The Sports Complex—at 50 Chip Seal Parkway off U.S. 98—opened in July and a grand opening is scheduled Oct. 5.
PANAMA CITY BEACH — The Panama City Beach Sports Complex is preparing for an upcoming grand opening, according to an update given Tuesday during a regular Bay County Tourist Development Council meeting.
The Sports Complex, at 50 Chip Seal Parkway off U.S. 98, opened in July and a grand opening is scheduled for Oct. 5. Since the July opening, events have been held at the sports complex, which is expected to generate revenue on a year-round basis.
“Our grass is coming in,” said Elizabeth Moore, president of Anchor CEI, which is overseeing design and construction. “The focus is, once they finish all the landscaping and irrigation around the artificial fields, they’ll move to the natural turf fields. They’ll put all the grass around those and then they’ll go to the entrance road and then they’ll finish up in the parking lot.”
Lights are up and Moore said the boardwalk “turned out amazingly well.” Walkways will be poured for fields 10-13 and shade structures for bleachers are also going up. Entrance road signs are also expected to come in.
“Still left to do—the pedestrian walkway lights. There should be fixtures all along the walkways there,” Moore said. “The final roadway paving, that’s going to be one of the very last things we do but we’ll have that done before October.”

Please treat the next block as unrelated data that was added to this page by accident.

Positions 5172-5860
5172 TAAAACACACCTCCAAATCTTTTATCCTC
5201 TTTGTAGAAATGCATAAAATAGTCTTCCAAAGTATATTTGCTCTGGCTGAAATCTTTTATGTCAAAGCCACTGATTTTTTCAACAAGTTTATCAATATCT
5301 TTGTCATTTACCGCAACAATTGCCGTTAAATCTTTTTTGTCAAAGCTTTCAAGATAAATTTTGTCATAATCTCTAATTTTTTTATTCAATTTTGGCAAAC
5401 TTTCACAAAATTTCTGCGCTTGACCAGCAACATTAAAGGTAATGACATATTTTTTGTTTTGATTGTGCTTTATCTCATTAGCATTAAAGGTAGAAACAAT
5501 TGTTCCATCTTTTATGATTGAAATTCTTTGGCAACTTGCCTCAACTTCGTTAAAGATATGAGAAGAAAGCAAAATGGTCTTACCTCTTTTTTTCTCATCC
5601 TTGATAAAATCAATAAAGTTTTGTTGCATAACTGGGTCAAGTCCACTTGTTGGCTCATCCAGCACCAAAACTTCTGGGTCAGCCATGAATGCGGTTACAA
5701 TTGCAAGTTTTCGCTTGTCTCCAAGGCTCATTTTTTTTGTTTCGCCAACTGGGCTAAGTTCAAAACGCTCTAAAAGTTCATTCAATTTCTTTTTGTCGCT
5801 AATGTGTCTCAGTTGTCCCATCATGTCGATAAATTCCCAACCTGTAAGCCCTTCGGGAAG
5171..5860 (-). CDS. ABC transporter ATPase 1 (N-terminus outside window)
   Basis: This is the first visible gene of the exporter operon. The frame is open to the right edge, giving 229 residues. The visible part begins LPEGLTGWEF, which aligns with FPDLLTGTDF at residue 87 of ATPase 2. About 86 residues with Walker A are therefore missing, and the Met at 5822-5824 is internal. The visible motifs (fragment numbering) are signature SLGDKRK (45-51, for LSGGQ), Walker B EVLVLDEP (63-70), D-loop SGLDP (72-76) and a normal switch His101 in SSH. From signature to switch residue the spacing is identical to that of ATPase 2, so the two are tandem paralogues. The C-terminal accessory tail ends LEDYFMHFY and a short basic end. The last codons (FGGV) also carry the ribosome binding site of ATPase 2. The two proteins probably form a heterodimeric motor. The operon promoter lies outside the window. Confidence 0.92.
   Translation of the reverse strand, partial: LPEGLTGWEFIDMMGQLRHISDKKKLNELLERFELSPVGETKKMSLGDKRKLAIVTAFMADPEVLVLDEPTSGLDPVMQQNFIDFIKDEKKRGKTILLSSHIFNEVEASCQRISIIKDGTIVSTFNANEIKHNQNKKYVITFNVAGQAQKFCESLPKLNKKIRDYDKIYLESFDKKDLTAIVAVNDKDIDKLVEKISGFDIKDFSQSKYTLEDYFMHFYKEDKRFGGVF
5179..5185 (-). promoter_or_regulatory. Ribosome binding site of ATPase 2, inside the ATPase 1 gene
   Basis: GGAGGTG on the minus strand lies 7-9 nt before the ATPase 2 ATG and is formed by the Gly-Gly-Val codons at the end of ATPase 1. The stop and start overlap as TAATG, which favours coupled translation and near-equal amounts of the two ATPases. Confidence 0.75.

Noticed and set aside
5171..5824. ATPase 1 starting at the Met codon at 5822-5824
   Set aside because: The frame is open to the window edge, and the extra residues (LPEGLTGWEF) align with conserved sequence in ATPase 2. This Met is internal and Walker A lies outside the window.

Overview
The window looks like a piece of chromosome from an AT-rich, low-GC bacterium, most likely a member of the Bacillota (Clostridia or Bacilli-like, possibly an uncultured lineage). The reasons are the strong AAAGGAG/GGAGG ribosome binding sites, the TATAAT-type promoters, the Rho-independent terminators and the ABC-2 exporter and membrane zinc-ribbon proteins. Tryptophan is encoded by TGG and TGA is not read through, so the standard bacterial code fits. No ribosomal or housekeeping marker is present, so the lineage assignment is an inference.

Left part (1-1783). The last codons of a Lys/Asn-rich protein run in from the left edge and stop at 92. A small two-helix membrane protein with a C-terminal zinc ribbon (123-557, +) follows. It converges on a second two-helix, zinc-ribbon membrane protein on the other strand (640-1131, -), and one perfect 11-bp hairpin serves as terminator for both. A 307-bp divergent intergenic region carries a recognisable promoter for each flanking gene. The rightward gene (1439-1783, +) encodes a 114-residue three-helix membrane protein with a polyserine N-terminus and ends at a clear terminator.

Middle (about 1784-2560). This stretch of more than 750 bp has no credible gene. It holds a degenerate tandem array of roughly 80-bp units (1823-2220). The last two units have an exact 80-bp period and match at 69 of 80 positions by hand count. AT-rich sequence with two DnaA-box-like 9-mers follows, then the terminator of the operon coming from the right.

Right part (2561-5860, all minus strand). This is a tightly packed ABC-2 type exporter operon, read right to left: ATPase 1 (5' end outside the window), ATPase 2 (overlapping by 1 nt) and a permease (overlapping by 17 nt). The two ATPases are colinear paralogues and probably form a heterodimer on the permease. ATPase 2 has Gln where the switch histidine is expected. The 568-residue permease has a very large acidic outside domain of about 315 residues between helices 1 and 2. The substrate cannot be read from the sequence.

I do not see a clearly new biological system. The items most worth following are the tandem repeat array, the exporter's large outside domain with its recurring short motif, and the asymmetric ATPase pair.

Moore said “everything is going well” and “it’s very manageable what we’ve got left.” J.D. Wood, general manager for the sports complex, said they have gotten “tons and tons of compliments.”
“I don’t see any big-ticket items that are coming out that we’re having to adjust,” Moore said. “All in all, I think everybody’s pretty happy with it."
TDC President Dan Rowe also gave an update on the U.S. 231 visitor center in Jackson County after being asked about it by Panama City Beach Mayor Mike Thomas. U.S. 231 is a main thoroughfare for people visiting Northwest Florida and Panama City Beach.
The center—near the Alabama state line—was almost closed due to budget cuts to the Visit Florida program before the Northwest Florida Tourism Council stepped in to take over. An announcement was made in July about regional officials stepping in.
“We are doing very well with the visitor center on 231,” Rowe said Tuesday. “We are still incorporating the rules of the road in terms of making it much more focused on Northwest Florida than the entire state.”
Regional tourism officials are not planning for Visit Florida to take the center back over, Rowe said. Bay County covers about 28 percent of operations and the total budget for operations is approximately $450,000.
“But then we also have some dollars where we need to renovate that center to make it more Northwest Florida-centric,” Rowe said.
Other news from the TDC meeting:
-Rental property rebuilding in Mexico Beach after Hurricane Michael is “going better than what most destinations would be at this point in the game that have been impacted the way we were,” said Kimberly Shoaf, president of the Mexico Beach Community Development Council. None of their condos or hotels are back “online” yet, mostly due to insurance issues. “We still have no gas stations, no grocery stores,” said Shoaf. The Mexico Beach Welcome Center has gotten a new modular building and the City and CDC are working together to rebuild the Welcome Center.